In 1994, there was a tech company called Night Ridder, promoting a fascinating concept: the newspaper, but presented on a tablet computer. For their video, click here: Tablet Newspaper
Unlike a lot of other “envision the future” videos from the 90s, this one is not at all ridiculous. In fact, in my own ponderings on how the newspaper could be saved from extinction as a mass medium, I’ve often thought of how there’s no need to redesign the newspaper for the Internet; just take the pages from the paper, make them digital, and provide a means to download them (such as a mobile app for the advanced tablets we have now). That way the newspapers keep the advertising they need to stay financially afloat (and can potentially provide higher-quality, layered, and therefore more valuable ads), and readers already know how to easily navigate the articles. The articles themselves could lose their limiting page space and word counts, and could become as long or as short as the situation requires. The consumer’s payment for the paper may even become lower or non-existent if the value of the ads rises sufficiently.
This keeps the look and feel of the paper, which people appreciate much more than the poorly-designed, difficult-to-navigate web pages that most news sources currently provide. The digital nature of it would allow for higher quality content to be displayed, avoiding the cheap newsprint and pulp and giving a clean, sharp, powerful appearance.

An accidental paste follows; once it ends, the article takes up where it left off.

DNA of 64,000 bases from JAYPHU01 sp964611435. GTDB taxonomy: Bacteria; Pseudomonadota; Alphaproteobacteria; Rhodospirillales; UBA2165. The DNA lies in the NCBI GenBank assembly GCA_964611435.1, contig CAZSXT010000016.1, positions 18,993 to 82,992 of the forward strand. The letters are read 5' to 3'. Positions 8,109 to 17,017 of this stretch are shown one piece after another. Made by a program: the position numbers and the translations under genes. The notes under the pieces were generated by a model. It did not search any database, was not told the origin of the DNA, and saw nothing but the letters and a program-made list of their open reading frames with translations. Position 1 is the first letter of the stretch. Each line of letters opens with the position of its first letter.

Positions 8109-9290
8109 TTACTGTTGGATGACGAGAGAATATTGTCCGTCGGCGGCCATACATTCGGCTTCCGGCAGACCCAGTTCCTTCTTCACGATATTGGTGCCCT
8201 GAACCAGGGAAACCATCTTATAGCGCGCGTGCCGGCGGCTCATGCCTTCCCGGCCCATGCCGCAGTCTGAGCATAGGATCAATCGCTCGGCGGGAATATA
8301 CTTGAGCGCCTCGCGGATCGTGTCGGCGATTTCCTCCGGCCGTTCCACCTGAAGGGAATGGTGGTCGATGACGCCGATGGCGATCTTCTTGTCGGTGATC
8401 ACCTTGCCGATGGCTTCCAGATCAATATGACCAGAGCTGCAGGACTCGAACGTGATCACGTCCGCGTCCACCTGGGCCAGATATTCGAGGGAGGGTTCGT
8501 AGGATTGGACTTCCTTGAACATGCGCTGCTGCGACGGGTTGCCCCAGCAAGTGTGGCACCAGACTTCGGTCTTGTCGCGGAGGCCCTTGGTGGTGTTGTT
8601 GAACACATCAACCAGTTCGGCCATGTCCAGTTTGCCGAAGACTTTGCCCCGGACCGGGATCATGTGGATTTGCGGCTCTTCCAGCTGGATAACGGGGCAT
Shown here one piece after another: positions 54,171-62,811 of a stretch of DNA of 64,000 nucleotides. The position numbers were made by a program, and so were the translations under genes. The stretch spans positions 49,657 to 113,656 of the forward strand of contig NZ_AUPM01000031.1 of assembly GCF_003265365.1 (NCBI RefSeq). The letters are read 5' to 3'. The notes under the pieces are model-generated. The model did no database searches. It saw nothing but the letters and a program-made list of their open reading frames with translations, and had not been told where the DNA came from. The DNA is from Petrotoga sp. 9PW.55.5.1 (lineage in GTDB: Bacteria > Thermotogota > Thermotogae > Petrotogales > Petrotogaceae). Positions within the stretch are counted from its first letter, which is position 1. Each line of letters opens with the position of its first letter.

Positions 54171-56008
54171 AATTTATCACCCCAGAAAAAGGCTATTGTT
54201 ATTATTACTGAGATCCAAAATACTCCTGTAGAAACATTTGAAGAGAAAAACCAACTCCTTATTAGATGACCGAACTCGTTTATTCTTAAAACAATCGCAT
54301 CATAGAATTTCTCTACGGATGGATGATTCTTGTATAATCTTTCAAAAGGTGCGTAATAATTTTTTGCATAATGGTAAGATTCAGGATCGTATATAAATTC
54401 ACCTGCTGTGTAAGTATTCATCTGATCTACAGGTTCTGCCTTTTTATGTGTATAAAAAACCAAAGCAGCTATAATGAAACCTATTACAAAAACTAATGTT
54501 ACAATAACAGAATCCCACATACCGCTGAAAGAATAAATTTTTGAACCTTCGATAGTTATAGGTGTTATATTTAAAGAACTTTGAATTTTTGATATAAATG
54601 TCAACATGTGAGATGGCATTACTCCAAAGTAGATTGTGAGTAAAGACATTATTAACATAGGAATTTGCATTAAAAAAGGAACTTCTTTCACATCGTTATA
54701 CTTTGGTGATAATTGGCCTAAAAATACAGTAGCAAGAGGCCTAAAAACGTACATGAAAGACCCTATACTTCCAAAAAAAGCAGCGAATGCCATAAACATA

My biggest question is this: If the technology for this sort of development is already in existence (and it definitely is), then why haven’t even the major national news sources adopted it exclusively for their online content, abandoning or extensively modifying the web-sites they now have? The idea is in limited practice with some papers, and there are a variety of apps available for mobile devices that provide a similar service to this, but why would newspapers continue to then shoot themselves in the foot with free, unprofitable online content?
The answer is likely the competition for money. If one newspaper adapts, then their publication may no longer be free online. If the other newspapers do not adapt at the same time and continue charging nothing for their online publications, the public could decide to go with them instead.
This idea was already fully fleshed-out in 1994. In 1994 I was three. Why isn’t this a thing yet?
What do you think? What causes could be hampering the newspaper’s adaptation to tablet or “digital paper” form?